I am a bit doubting about my implementation. The problem is, that before every integration test, a new database context is created and all the data is populated there again and again. This database-set-up operation is time expensive and the execution time of the tests is a big factor when running the tests. Or is it not that significant? Or maybe it is better idea to make a global setUp and tearDown before and after all tests? I have also made a solution for that. I have namely made CollectionFixture:

[CollectionDefinition("Integration Test")]
public class GlobalInMemoryDatabaseCollection : ICollectionFixture<InMemoryDatabaseFixture>
{
    // This class has no code, and is never created. Its purpose is simply
    // to be the place to apply [CollectionDefinition] and all the
    // ICollectionFixture<> interfaces.

    // USAGE: Use only the [Collection("Integration Test")] annotation at class level and pass the InMemoryDatabaseFixture fixture in the constructor of the test
}

With this fixture we have to add the [Collection("Integration Test")] annotation at testclass level, and also add a constructor for the given testclass with the databaseFixture as a parameter (and of course we do not have to extend the fixture anymore).

What are your opinion what is the best approach for handling integration tests in ASP.NET web application? Are these the correct ways for creating integration tests in such an application? Do you have any other recommendation regarding my code?

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  • 2
    \$\begingroup\$ Before every integration test, a new database context is created and all the data is populated there again and again is actually a very good thing. You want your integration tests to be as separate as possible, sharing context between them could lead to issues when you decide to run tests in pararell or even synchronously. \$\endgroup\$ – MaLiN2223 Oct 29 '17 at 13:47
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I went through the very same conflict and eventually looked at what other frameworks were doing. What you'll find with the above implementation is that it is okay for a couple hundred tests, but soon it will become unbearable slow. What I started doing was wrapping my integration tests in transactions. I've written a blog post that goes into the details here. Some of the highlights:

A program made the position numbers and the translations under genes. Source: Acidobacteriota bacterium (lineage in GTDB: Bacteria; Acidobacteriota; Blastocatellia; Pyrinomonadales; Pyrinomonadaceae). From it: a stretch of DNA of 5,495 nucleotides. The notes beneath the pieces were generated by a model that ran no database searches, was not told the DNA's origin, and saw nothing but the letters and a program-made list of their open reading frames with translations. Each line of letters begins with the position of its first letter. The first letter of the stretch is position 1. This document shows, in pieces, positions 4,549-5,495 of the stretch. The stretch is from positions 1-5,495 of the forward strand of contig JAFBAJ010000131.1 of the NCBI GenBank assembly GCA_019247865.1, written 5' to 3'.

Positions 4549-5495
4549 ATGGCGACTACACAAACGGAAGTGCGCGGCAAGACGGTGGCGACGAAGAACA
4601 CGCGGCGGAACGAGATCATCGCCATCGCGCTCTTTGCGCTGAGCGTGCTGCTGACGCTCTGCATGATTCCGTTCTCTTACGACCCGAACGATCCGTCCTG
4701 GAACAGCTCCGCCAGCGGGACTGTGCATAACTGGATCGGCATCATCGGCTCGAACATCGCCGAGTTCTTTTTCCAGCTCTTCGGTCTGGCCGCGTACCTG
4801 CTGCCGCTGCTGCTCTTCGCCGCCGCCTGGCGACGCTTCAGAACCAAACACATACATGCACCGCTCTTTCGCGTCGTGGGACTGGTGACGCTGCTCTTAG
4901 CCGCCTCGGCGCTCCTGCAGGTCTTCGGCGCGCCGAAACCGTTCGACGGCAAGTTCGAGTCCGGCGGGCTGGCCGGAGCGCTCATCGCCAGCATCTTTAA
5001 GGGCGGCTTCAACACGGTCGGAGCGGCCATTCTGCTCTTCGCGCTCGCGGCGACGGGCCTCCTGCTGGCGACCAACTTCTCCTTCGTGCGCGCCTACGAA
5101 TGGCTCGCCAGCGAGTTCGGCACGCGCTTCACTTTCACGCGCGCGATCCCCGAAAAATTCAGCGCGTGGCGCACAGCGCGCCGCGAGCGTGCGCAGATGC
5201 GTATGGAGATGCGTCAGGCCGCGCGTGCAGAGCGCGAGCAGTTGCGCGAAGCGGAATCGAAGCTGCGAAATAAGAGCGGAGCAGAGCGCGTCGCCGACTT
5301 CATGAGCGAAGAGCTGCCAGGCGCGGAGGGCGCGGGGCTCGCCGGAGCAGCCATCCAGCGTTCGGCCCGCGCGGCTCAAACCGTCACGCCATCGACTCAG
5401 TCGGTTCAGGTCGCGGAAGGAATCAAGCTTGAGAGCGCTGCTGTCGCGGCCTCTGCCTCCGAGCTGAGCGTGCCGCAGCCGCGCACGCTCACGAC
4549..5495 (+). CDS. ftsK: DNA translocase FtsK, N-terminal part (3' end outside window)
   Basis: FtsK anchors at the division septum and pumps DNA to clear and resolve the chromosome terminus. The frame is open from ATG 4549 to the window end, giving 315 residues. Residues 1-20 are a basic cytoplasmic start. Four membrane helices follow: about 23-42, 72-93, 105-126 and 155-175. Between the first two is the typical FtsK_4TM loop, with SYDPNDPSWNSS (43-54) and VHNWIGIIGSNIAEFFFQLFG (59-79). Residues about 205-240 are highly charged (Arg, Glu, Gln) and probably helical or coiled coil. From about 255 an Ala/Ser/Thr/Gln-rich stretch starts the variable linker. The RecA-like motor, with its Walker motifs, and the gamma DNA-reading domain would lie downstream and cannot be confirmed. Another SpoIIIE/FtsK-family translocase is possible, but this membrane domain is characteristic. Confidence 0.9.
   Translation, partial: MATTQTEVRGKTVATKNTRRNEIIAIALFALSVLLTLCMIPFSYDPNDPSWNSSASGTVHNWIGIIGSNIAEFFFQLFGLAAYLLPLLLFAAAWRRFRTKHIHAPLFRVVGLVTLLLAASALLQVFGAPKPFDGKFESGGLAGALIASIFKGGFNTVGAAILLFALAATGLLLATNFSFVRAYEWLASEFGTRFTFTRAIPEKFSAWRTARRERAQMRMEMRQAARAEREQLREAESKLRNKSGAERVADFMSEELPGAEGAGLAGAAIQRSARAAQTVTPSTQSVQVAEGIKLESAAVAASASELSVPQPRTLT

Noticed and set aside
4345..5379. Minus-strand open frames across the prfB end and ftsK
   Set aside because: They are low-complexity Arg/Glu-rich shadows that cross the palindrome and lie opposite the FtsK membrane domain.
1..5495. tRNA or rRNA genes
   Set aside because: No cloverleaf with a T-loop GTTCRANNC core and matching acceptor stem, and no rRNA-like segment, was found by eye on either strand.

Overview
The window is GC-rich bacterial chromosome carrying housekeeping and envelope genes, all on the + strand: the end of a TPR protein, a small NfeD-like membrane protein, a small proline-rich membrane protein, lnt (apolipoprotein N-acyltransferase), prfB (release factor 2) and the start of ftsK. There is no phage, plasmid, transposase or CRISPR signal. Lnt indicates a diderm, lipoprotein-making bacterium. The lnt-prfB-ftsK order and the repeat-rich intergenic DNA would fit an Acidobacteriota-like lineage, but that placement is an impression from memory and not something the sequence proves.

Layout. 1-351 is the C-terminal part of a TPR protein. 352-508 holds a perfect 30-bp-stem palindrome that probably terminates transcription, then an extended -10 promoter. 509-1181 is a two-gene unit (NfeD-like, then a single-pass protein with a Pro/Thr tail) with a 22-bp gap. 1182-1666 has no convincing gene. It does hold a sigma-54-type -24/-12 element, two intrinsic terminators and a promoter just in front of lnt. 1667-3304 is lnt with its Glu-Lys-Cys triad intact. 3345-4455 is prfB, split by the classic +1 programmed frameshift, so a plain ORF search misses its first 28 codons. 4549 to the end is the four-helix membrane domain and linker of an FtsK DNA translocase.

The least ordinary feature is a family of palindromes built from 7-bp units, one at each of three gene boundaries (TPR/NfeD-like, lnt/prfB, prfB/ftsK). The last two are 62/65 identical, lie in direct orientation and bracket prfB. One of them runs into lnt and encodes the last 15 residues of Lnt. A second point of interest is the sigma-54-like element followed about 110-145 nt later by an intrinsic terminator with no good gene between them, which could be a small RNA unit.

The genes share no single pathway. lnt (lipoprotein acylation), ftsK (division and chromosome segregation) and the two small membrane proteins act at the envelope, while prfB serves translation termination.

The alternative that I would like to propose is transactional testing. Transactional tests are tests that get wrapped in a database transaction and are rolled back when the test completes. We can run our tests in an isolated Entity Framework transaction.

This could be as simple as:

public async Task CreateAsync_Persists_Article()
{
    using (var transaction = _dbContext.Database.BeginTransaction())
    {
        try
        {
            // arrange
            var article = ArticleFactory.Get();
            var service = new ArticleService(_dbContext);

            // act
            await service.CreateAsync(article); // will call _dbContext.SaveChanges();

            // assert
            var dbArticle = await _dbContext.Articles.Single();
            Assert.NotNull(dbArticle);
        }
        finally
        {
            transaction.Rollback();
        }
    }
}

But, you can also extract it to an inherited fixture in xUnit. This might look like:

public class DbContextFixture : IDisposable
{
    protected IDbContextTransaction Transaction { get; }
    protected AppDbContext DbContext { get; }

    public DbContextFixture()
    {
        // configure our database
        var options = new DbContextOptionsBuilder<AppDbContext>()
            .UseNpgsql(/* ... */)
            .Options;

        DbContext = new AppDbContext(options);

        // begin the transaction
        Transaction = DbContext.Database.BeginTransaction();
    }

    public void Dispose()
    {
        if (Transaction != null)
        {
            Transaction.Rollback();
            Transaction.Dispose();
        }
    }
}

public class TestClass : DbContextFixture { /* ... */ }

This also lets you use your actual database provider which can validate things like referential integrity and data truncation.

Respawn is another option that claims:

Respawn is a small utility to help in resetting test databases to a clean state. Instead of deleting data at the end of a test or rolling back a transaction, Respawn resets the database back to a clean checkpoint by intelligently deleting data from tables.